Brain Computer Interface Challenges

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The Brain Computer Interface (BCI) allows users to control computers and other devices, using their thoughts. BCIs record brain activity and translate it into commands to operate the device. They give feedback to the user, so that they can correct any inputs which caused errors.

Currently, the most common methods of building BCIs involve the use of electrodes attached to the body or head to record signals that originate from the brain. These digital signals are analyzed to extract relevant signal features that best match the intended use of the user. These features may include EEG or ECoG response intensities and latencies, the power within specific EEG or ECoG frequency bands or firing rates of individual cortical neurons.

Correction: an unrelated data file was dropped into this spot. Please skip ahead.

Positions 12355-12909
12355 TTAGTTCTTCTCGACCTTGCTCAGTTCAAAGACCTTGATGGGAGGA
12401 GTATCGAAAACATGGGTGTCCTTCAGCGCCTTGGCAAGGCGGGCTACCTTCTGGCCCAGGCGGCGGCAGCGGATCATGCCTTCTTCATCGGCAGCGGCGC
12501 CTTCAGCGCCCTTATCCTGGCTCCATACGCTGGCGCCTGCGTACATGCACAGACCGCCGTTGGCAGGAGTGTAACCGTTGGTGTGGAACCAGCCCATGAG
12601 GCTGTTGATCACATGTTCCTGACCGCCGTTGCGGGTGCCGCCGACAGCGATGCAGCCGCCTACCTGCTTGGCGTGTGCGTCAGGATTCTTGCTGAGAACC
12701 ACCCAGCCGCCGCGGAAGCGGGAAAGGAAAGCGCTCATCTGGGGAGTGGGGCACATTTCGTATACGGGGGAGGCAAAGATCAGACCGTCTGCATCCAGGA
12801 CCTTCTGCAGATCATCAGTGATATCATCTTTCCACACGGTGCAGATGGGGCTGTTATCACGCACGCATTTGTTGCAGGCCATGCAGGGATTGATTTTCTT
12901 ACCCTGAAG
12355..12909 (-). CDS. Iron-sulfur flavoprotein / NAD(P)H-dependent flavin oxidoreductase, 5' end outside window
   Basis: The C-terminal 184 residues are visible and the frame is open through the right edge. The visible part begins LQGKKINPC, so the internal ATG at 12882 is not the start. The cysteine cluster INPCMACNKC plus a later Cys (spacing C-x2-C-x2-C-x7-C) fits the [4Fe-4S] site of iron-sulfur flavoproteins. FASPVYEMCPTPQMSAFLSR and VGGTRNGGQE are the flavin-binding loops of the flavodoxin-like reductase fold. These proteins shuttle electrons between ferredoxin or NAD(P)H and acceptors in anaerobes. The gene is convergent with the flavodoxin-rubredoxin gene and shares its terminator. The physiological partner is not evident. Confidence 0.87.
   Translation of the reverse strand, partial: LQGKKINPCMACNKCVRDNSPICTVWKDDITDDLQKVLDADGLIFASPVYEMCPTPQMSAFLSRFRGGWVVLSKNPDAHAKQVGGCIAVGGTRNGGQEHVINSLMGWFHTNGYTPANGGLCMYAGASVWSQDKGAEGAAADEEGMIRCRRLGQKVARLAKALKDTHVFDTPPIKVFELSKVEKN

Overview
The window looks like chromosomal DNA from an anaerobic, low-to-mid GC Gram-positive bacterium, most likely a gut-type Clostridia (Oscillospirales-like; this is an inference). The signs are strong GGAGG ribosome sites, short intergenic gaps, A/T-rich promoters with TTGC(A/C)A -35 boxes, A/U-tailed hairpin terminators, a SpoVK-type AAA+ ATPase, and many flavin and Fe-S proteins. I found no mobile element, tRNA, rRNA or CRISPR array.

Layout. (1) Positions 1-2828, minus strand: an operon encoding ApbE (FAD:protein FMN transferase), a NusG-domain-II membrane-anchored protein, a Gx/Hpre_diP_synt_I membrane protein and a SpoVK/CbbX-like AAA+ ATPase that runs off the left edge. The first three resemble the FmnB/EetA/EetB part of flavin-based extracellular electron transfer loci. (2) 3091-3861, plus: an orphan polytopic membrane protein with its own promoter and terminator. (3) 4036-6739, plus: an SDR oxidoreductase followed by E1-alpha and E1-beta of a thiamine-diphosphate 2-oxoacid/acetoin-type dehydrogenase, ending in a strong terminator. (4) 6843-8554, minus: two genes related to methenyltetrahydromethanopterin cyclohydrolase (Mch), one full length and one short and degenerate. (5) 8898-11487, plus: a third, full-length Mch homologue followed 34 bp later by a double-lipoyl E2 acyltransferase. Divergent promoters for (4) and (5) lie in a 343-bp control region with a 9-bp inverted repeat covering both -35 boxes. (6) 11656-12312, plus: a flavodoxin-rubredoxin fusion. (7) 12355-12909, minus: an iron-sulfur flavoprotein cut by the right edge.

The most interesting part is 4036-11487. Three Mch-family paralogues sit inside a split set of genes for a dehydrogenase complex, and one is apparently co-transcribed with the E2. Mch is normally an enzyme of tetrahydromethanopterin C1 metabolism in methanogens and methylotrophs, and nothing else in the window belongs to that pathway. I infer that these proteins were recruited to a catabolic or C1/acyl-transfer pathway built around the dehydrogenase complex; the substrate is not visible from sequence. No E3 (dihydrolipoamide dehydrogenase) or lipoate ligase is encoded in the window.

Our survey shows that the public is enthusiastic about the prospect of making use of BCI technology in a variety of ways. It is clear however that BCI researchers should address the numerous issues that have been raised by the public as well as their own experts in order to ensure the proper development of this emerging technology.

The most significant challenge that remains is improving the reliability of BCI. A BCI must be as reliable in real life as muscle-based actions. This requires a lot of CNS plasticity that allows the BCI to be able to identify and generate the intended commands. The cost of invasive BCIs is another major issue. This includes initial and ongoing implantation as well in the cost of technical support. If these costs cannot be significantly reduced the commercial viability of a BCI will be limited to those with severe disabilities.

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